Black Judaism in Chicago
Abeta Hebrew Israel Cultural Center
The Abeta Hebrew Israel Cultural Center (AHICC) was located in Chicago’s South Side. It was led by a group of Righteous Teachers who propagated the Return-to-Africa ideology found in Bishop Turner’s work. African repatriation was an increasingly urgent desire for members of AHICC. This desire was bolstered by the belief that the last hour was approaching.
In 1967, Ben Carter (later known as Ben Ammi Ben Israel) was tasked with heading a journey to Liberia, a beacon of African repatriation. The purpose of the trip was to explore the possibilities of relocating to Liberia. Though they weren’t granted Liberian citizenship, AHICC succeeded in purchasing Liberian land. They returned to attract more members for migration to Liberia.
Liberia was freedom. It wasn’t like the streets of America, where you are
always afraid, afraid of your neighbor, afraid of your brother, afraid of your
sister.. . . In Liberia, it was freedom. You didn’t have to hide from no
were just free.
— member of the AHICC Liberia cohort, quoted by Merrill Singer
Life in Liberia was inspiring but difficult. Physical discomfort and daily toil sparked social conflicts. Their attempt at performing animal sacrifice for Old Testament tradition failed when the goat died before slaughter. The Liberian Black Hebrews believed that God sent them a discouraging sign. (According to the Black Hebrews’ website today, the first migration group stayed in Liberia for two and a half years to “purge themselves of the negative attributes they had acquired in the captivity” of America before relocating to Israel. This may be a spiritual interpretation of the Liberian ordeal.) In 1995, Ben Ammi interpreted the Liberian ordeal as an analogy to Moses’ travel in the Sinai desert. He posited these trials as a crucial catalyst for solidifying the community.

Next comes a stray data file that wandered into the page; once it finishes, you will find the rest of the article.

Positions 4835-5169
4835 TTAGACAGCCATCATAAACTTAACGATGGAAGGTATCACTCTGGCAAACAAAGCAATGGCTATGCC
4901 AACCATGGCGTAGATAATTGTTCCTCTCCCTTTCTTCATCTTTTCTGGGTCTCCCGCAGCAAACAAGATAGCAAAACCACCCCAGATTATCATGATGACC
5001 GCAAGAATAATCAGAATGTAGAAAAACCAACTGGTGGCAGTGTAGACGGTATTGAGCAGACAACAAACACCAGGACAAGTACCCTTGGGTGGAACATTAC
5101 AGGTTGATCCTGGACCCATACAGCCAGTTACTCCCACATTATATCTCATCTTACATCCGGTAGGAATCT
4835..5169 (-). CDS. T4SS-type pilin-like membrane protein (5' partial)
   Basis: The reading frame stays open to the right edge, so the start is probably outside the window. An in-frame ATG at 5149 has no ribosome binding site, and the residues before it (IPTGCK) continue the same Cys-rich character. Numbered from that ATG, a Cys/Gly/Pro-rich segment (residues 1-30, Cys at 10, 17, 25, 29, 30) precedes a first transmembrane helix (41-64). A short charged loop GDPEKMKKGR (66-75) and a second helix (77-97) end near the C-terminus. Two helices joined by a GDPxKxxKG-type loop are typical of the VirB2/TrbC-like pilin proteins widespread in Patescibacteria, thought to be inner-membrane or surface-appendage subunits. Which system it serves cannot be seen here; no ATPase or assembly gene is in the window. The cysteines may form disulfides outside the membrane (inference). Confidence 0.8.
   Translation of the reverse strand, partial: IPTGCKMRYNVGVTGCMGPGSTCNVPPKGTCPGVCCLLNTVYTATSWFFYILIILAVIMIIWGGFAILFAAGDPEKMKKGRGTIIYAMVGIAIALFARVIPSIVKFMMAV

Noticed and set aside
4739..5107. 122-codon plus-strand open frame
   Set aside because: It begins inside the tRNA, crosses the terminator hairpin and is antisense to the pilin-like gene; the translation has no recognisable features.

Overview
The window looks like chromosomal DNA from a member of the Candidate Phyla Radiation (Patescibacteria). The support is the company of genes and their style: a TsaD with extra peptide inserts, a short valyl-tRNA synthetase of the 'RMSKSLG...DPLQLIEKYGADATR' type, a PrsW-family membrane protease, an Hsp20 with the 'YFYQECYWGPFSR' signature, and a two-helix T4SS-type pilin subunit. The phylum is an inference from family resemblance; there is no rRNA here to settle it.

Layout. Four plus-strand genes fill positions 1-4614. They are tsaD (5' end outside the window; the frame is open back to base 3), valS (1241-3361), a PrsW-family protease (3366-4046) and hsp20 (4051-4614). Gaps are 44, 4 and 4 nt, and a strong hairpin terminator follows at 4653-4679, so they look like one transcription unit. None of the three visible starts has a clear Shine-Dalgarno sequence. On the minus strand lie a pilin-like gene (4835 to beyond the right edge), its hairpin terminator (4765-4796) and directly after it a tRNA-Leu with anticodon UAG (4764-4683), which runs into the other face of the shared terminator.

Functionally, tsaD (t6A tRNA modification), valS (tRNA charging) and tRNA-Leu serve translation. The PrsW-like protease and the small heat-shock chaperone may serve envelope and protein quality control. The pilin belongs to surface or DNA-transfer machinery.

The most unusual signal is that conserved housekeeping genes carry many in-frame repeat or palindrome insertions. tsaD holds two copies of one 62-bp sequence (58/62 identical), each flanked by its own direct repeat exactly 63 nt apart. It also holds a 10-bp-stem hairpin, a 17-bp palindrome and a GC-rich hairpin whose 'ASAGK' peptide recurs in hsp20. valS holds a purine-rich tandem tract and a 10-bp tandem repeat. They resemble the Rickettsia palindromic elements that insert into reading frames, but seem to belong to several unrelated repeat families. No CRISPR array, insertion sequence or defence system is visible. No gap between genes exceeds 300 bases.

Ben Israel became the unspoken leader of the group when he claimed to receive a divine message. He told the group that God did not care for animal sacrifices, but instead wanted strict loyalty from the Black Israelites.
Seeing that morale was low, Ben Israel proposed the idea of relocating to Israel. The community began to see Israel as northeast Africa, rather than southwest Asia. Ben Israel and another member traveled to Israel and decided that the more developed country was a better place for establishing a community. A letter on behalf of the AHICC was sent to the Israeli embassy claiming Israel as their ancestral homeland. They requested permission to return. Ben Israel’s group claims to never have heard back from Israel. Officials claim that they denied Ben Israel’s claim to Israel’s Law of Return.
Five group members were sent to Israel to persist in seeking admission to the country. They eventually received apartments and jobs in Arad (a developing town in the Negev desert).
Encouraged by their success, another 39 Black Hebrews migrated to Israel. Their entry was scrutinized, but they eventually received temporary visas. This cohort was settled deeper in the Negev, in the town of Dimona.
After some time, the Rabbi of Dimona asserted that the Black Hebrews were not actually Jewish and therefore had no right to citizenship. He offered them the option of conversion. The cohort, already settled in Israel, welcomed the process.
But when Ben Israel arrived with another cohort of Black Hebrews, he reacted poorly to the proposition. He claimed that Jews were appropriators of Hebrew identity, and that Hebrews (not Jews) were the rightful heirs of Israel. Tensions ensued. This group was not offered the same benefits as the one before them, but they were still granted tourist visas.
As Black Hebrews migrated from America, conditions in Dimona deteriorated. The Israeli government stopped providing the immigrants with housing, so they filled apartments beyond capacity. Desperate circumstances led members of the community to behave unethically.
“We came here offering ‘shalom. We have been met with no jobs, no decent housing and Jim Crow policies similar to what we left behind.”
— Ben Ammi Ben Israel to the New York Times
On October 24, 1972, Ben Israel established himself as an official leader by instituting the National Guidelines. This was a penal code to govern the new Black Hebrew Israelite Nation. Some members disagreed with Ben Israel’s establishment. Those who didn’t officially own apartments were expelled out of their residences. Those who were given apartments by Israel stayed even if they opposed Ben Israel.
At Ben Israel’s encouragement, more Black Hebrews migrated to Dimona and overstayed their tourist visas. This sparked a stand-off with police on April 17, 1986. This day is commemorated as the Day of the Show of Strength.
It wasn’t until 1990 that the Israeli government negotiated with the Black Hebrews. A deal was brokered by the Illinois state government. In return for the halt of Black Hebrew migration, the residing community would have opportunities for permanent residency and citizenship. Ben Ammi Ben Israel himself wouldn’t become a citizen until 2013.